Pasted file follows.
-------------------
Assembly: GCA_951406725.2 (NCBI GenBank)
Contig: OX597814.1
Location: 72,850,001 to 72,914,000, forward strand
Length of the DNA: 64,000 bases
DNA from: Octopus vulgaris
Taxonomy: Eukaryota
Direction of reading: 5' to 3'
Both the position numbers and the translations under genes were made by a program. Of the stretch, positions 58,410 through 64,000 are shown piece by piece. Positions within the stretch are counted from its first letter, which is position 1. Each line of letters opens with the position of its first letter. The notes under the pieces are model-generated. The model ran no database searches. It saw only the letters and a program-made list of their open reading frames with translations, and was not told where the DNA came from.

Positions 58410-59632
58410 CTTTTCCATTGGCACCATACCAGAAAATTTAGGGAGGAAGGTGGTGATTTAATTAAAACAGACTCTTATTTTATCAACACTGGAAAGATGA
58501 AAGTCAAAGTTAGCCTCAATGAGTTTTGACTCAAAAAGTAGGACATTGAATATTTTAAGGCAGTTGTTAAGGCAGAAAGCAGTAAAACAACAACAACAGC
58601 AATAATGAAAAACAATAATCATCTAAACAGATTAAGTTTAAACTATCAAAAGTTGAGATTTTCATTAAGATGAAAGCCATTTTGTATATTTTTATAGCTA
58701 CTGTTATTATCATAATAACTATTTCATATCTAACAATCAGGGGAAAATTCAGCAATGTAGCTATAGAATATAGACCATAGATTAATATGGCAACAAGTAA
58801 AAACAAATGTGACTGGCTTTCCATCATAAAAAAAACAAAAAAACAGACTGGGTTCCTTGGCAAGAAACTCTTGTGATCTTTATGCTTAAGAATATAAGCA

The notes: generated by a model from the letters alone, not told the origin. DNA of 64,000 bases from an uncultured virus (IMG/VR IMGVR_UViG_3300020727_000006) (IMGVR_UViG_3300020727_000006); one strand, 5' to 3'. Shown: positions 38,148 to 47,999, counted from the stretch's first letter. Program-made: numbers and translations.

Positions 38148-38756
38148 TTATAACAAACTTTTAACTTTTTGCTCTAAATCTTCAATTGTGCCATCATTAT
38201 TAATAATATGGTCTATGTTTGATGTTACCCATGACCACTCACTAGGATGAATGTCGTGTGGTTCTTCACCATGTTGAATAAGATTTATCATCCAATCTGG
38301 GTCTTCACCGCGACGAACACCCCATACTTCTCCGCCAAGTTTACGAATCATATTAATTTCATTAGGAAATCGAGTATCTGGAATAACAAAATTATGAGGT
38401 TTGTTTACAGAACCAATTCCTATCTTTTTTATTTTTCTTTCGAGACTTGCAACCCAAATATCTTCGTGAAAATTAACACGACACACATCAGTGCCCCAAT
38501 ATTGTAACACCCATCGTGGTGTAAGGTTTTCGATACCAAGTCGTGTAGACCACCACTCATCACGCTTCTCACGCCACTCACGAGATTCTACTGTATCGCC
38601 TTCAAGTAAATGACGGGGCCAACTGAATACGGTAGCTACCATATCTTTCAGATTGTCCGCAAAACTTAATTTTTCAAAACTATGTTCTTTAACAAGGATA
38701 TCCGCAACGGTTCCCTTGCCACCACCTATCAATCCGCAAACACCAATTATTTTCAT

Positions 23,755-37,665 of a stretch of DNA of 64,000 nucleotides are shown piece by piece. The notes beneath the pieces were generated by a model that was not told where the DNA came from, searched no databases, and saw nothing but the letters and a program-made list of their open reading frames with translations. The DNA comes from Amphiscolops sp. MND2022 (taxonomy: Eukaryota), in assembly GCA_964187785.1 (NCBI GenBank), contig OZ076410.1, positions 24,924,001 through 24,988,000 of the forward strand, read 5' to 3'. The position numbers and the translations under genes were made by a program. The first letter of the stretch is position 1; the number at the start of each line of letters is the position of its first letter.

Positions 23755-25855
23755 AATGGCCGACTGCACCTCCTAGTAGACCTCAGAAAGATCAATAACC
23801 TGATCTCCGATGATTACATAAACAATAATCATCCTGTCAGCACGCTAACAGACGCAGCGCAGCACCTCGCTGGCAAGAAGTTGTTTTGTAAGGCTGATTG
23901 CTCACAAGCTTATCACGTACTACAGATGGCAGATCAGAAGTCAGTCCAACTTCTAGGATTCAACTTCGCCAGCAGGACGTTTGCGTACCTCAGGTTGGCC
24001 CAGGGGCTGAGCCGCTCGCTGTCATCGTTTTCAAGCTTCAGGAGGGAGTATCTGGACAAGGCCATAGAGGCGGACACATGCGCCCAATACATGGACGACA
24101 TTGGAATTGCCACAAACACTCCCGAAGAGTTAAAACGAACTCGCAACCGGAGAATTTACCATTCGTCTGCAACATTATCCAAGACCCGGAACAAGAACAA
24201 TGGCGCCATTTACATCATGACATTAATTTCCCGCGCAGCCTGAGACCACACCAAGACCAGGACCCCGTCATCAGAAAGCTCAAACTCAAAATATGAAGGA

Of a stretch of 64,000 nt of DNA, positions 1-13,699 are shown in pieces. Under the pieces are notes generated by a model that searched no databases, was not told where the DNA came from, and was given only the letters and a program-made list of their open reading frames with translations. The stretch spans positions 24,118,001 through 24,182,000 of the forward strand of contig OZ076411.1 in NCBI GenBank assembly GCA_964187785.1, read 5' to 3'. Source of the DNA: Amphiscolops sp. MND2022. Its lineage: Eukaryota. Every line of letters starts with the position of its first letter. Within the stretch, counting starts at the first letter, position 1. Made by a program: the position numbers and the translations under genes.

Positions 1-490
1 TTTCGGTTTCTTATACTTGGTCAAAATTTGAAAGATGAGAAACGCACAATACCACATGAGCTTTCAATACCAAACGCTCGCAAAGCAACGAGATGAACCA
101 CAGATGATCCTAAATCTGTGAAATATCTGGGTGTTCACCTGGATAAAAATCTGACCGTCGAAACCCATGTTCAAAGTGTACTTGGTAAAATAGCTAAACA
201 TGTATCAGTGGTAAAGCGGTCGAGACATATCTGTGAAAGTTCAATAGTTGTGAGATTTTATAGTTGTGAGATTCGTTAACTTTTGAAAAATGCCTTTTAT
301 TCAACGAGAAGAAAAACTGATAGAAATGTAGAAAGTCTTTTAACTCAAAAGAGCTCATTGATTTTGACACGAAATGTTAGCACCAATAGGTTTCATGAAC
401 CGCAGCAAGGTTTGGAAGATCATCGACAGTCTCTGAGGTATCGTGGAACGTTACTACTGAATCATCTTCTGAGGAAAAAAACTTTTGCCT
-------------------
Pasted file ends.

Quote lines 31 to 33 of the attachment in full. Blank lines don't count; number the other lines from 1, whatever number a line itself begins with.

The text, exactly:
24201 TGGCGCCATTTACATCATGACATTAATTTCCCGCGCAGCCTGAGACCACACCAAGACCAGGACCCCGTCATCAGAAAGCTCAAACTCAAAATATGAAGGA

Of a stretch of 64,000 nt of DNA, positions 1-13,699 are shown in pieces. Under the pieces are notes generated by a model that searched no databases, was not told where the DNA came from, and was given only the letters and a program-made list of their open reading frames with translations. The stretch spans positions 24,118,001 through 24,182,000 of the forward strand of contig OZ076411.1 in NCBI GenBank assembly GCA_964187785.1, read 5' to 3'. Source of the DNA: Amphiscolops sp. MND2022. Its lineage: Eukaryota. Every line of letters starts with the position of its first letter. Within the stretch, counting starts at the first letter, position 1. Made by a program: the position numbers and the translations under genes.

Positions 1-490